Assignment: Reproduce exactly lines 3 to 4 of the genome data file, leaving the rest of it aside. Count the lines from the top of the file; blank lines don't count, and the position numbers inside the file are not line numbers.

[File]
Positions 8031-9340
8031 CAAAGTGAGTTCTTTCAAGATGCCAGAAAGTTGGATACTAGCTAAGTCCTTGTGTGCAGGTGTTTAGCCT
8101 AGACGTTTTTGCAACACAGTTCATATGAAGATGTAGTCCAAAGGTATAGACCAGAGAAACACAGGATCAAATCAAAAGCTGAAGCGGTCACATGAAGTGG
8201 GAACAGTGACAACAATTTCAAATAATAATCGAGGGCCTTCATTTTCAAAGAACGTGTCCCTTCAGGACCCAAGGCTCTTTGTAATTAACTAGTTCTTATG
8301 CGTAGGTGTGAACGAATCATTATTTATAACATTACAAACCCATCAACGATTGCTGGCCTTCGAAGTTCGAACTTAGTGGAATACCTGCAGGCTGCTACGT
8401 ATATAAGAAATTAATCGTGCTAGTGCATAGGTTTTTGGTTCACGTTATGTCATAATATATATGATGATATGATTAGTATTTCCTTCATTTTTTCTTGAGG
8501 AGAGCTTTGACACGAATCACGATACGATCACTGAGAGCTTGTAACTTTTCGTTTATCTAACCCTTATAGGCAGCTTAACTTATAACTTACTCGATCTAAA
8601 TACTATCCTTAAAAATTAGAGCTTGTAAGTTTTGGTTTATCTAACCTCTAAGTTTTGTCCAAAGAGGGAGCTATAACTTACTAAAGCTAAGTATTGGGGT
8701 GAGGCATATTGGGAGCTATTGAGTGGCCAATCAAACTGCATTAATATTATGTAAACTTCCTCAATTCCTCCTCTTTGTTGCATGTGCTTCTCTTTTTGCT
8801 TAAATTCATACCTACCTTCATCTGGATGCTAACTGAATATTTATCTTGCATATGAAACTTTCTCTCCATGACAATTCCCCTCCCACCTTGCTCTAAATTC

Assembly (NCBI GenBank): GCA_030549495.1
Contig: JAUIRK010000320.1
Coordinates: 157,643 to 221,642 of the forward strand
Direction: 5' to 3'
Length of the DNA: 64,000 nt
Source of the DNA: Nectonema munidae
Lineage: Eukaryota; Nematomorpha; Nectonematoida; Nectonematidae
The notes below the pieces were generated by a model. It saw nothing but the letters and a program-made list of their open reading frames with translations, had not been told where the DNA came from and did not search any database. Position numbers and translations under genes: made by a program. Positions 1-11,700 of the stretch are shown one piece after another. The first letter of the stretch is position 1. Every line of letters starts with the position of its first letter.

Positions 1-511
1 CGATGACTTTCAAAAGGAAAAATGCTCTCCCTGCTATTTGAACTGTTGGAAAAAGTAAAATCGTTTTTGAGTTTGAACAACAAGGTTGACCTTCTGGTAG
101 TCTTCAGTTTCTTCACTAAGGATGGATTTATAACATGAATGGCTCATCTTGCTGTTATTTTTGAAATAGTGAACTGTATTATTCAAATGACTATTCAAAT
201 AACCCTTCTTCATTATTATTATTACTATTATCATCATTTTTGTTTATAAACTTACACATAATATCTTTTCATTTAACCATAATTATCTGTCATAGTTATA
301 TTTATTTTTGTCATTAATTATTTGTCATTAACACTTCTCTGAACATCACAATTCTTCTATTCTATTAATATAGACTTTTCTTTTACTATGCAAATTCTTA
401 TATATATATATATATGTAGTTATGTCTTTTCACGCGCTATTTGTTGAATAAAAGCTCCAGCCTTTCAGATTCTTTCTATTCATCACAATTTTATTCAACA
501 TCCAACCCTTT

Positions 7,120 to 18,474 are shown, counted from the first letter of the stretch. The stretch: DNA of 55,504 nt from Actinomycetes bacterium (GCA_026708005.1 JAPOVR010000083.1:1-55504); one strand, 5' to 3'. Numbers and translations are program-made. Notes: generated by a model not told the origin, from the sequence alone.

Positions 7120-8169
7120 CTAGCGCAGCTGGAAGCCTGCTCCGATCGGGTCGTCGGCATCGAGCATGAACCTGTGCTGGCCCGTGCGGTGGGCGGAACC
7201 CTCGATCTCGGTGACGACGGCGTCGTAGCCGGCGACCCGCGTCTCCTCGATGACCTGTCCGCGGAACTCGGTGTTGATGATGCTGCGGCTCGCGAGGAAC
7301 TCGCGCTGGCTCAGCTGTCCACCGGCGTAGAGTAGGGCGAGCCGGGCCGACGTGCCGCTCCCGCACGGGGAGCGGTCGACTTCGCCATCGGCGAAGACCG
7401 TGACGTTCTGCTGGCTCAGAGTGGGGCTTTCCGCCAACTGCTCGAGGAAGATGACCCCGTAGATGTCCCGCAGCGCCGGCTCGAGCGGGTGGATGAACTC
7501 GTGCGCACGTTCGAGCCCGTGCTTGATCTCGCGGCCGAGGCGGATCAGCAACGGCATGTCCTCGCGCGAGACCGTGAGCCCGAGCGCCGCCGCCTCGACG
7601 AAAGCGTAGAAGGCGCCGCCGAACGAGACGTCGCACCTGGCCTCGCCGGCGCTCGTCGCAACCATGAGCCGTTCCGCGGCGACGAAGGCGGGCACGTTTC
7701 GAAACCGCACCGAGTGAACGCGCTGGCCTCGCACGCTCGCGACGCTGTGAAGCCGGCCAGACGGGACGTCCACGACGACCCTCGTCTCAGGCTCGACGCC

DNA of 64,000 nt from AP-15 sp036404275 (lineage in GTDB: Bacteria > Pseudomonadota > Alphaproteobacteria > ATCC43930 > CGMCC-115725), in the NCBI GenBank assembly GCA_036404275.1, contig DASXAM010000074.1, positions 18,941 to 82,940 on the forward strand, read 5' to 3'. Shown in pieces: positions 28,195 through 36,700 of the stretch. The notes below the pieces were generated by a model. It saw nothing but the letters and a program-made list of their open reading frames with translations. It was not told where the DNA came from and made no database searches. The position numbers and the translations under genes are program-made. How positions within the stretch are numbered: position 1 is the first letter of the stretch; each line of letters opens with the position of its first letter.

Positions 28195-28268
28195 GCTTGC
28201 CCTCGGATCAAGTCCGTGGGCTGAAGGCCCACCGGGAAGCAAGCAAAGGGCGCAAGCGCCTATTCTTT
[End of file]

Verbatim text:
8101 AGACGTTTTTGCAACACAGTTCATATGAAGATGTAGTCCAAAGGTATAGACCAGAGAAACACAGGATCAAATCAAAAGCTGAAGCGGTCACATGAAGTGG
8201 GAACAGTGACAACAATTTCAAATAATAATCGAGGGCCTTCATTTTCAAAGAACGTGTCCCTTCAGGACCCAAGGCTCTTTGTAATTAACTAGTTCTTATG